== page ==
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Thinking Through the Eyes of our Villains

by Mike on 4 October 2021

Few preparation activities are as useful as thinking through the eyes of our villains. Instead of planning out a long storyline that may never happen the way we think or building a huge campaign world the details of which never hit our table; thinking through the eyes of our villains tells us how the world acts and reacts to the actions of the characters.

Wherever and whenever we find ourselves with some extra time on our hands, we need simply gaze into the sky and say "what is my villain doing right now?"

Asking ourselves what our villains are doing right now gives us an idea how the game evolves based on the current character-driven situation. We may have multiple villains, each with their own goals, motivations, backgrounds, and steps to achieve their goals. These steps act as a countdown clock to their final destination, each step visible to the characters to show them the progress.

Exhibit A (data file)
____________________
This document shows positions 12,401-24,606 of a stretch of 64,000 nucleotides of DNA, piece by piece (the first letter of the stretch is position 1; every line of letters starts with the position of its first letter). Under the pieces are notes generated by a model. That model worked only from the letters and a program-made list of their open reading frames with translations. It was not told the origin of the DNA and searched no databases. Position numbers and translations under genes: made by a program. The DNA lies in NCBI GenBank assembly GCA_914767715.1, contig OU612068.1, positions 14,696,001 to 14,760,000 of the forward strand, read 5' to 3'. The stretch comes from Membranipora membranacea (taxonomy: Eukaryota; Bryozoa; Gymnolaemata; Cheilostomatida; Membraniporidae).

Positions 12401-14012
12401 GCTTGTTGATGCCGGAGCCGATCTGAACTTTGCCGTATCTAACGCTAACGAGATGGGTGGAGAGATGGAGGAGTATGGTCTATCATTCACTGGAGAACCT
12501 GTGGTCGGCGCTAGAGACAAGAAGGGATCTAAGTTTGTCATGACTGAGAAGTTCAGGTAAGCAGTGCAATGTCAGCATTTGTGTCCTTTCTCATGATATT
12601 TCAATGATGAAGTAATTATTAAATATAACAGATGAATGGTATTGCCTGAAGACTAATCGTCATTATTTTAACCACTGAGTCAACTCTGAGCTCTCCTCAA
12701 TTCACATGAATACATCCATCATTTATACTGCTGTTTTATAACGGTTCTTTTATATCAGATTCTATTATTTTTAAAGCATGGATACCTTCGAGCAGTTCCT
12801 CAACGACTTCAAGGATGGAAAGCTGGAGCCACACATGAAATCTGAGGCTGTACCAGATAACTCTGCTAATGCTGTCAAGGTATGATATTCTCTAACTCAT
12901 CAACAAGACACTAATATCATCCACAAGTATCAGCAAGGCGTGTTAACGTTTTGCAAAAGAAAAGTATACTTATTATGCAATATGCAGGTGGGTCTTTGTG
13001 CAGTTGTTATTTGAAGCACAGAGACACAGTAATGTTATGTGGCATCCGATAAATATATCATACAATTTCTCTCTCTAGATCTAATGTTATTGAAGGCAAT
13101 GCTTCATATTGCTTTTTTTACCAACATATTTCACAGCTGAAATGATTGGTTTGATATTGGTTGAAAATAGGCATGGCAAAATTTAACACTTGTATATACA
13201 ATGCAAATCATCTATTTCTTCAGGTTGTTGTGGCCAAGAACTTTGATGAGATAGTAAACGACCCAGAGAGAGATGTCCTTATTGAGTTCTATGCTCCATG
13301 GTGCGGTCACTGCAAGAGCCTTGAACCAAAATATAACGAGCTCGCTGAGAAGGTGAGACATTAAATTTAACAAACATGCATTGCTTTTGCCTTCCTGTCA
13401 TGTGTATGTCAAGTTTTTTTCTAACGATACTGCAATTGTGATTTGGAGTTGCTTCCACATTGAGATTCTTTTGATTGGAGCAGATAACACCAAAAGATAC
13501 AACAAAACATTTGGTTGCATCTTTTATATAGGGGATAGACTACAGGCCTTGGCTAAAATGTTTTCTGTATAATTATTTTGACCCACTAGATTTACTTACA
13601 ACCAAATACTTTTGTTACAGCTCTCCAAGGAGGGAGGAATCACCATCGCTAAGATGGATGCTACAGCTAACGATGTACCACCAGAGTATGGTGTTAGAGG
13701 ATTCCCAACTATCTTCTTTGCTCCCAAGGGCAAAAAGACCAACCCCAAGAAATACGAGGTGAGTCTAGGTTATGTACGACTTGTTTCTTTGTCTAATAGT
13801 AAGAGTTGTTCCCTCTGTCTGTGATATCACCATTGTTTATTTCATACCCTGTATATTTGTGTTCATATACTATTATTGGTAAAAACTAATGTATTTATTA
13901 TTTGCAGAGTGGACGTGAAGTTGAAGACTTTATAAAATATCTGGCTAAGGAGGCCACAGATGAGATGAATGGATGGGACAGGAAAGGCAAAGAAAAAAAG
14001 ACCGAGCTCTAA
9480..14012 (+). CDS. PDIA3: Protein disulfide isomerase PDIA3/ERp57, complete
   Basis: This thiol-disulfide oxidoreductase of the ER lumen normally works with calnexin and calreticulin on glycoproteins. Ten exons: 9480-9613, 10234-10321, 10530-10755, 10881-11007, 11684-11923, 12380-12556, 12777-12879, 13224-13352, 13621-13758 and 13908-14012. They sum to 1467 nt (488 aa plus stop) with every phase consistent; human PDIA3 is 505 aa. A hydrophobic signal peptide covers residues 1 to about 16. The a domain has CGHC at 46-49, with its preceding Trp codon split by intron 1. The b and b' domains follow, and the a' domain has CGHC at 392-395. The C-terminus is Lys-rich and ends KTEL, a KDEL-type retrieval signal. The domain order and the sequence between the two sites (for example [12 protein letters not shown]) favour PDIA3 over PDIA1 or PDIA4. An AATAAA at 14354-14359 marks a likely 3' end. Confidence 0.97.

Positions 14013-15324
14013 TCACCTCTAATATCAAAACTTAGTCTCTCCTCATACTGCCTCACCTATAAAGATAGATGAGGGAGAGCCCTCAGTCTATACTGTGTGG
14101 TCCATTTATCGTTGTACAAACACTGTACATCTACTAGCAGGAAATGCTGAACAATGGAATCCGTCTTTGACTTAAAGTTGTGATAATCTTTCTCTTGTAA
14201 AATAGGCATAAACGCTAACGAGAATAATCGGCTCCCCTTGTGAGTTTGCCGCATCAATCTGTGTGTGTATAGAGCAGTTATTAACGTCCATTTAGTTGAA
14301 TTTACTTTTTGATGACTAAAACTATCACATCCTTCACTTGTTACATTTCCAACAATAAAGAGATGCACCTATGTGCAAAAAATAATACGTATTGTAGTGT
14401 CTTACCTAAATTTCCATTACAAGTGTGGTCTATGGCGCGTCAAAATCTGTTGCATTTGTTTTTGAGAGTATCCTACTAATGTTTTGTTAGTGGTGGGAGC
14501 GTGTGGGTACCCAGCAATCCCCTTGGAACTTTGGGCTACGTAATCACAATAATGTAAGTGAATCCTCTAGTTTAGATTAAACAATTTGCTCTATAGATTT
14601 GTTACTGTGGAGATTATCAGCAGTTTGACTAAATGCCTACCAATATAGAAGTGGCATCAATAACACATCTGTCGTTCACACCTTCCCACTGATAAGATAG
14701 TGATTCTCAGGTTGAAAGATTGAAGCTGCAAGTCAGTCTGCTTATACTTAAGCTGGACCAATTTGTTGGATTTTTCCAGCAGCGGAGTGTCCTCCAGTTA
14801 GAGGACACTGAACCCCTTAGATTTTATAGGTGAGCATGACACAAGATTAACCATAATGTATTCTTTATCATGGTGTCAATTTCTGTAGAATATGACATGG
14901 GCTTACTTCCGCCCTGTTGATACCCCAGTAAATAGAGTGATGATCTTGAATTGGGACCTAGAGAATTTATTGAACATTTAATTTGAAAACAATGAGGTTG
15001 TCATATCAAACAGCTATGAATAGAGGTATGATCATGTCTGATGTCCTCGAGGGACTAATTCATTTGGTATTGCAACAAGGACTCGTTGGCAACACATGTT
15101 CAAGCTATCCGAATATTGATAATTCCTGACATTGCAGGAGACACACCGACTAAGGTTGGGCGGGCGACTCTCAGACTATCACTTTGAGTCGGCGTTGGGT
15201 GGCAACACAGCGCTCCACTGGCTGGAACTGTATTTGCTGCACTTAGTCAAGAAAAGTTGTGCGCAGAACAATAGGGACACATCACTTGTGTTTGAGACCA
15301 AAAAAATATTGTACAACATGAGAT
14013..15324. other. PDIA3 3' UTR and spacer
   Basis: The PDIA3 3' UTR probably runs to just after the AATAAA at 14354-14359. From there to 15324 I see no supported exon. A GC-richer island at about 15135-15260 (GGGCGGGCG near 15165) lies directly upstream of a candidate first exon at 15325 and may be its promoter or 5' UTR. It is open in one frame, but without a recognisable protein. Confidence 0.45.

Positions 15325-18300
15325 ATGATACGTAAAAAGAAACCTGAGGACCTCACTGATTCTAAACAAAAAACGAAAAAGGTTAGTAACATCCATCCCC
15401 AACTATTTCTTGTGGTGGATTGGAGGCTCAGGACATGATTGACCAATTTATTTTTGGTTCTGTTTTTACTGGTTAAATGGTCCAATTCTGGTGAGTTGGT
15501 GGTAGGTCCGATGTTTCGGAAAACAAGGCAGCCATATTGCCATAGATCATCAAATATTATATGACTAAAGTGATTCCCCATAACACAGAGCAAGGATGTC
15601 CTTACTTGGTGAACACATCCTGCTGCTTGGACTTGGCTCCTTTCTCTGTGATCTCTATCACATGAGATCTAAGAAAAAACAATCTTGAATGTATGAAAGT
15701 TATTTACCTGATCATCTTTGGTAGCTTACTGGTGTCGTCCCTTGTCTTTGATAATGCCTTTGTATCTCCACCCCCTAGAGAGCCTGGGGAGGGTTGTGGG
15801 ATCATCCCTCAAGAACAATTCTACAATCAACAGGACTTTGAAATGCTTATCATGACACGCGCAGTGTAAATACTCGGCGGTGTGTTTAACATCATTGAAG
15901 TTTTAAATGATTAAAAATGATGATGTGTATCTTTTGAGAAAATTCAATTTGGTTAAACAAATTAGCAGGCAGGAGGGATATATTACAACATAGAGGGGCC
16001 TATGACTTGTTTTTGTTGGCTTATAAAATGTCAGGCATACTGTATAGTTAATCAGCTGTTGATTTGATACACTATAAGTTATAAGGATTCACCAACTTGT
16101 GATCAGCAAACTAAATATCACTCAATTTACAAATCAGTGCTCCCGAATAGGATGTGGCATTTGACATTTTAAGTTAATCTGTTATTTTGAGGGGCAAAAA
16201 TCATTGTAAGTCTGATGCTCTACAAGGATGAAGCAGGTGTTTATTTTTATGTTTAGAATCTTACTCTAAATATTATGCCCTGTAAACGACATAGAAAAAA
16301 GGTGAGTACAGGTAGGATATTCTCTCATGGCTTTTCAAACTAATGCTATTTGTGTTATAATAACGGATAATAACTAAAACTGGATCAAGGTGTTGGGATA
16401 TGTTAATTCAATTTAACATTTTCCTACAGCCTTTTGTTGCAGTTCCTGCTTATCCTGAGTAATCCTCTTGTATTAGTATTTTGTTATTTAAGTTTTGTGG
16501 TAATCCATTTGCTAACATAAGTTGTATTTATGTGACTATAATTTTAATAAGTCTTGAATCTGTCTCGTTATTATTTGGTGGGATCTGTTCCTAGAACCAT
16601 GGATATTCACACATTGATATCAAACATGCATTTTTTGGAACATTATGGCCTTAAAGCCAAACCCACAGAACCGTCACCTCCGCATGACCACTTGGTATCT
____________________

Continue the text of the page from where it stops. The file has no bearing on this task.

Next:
Example: Strahd von Zarovich

Let's ponder one of the most popular D&D villains as an example — Strahd von Zarovich from Curse of Strahd. In the beginning of the adventure, Strahd is happy to terrorize Barovia, seek out Ireena, and draw the characters into his domain for a bit of fun and respite from the mundane world in which he is trapped. As the characters grow in power, he becomes more curious about them, eventually inviting them to dinner at Ravenloft. Later, he may become fearful of the characters and their power, sending in his legions to thwart them or setting up unwinnable situations to bring them back to the negotiating table. As the actions of the characters evolve in Ravenloft, so too does Strahd's reactions. How does Strahd feel about the characters right now and what does he do about it?

Breaking Away from "What Will Happen"

One of the most common DM mistakes is assuming the story is going to go a certain way. Maybe you have a good guess but you have five creative brains on the other side of the table who may take the story into entirely new directions.

Far more useful than planning and plotting out a campaign or building detailed worlds beyond the sight of the characters is to prepare to improvise. Internalize the backgrounds, motivations, behaviors, and actions of the villains and prepare to improvise as the characters go in directions you never expected.

Next time you find yourself itching to prepare your game, ask yourself what the villains in the world are doing right now and watch the world come alive for you and your players.

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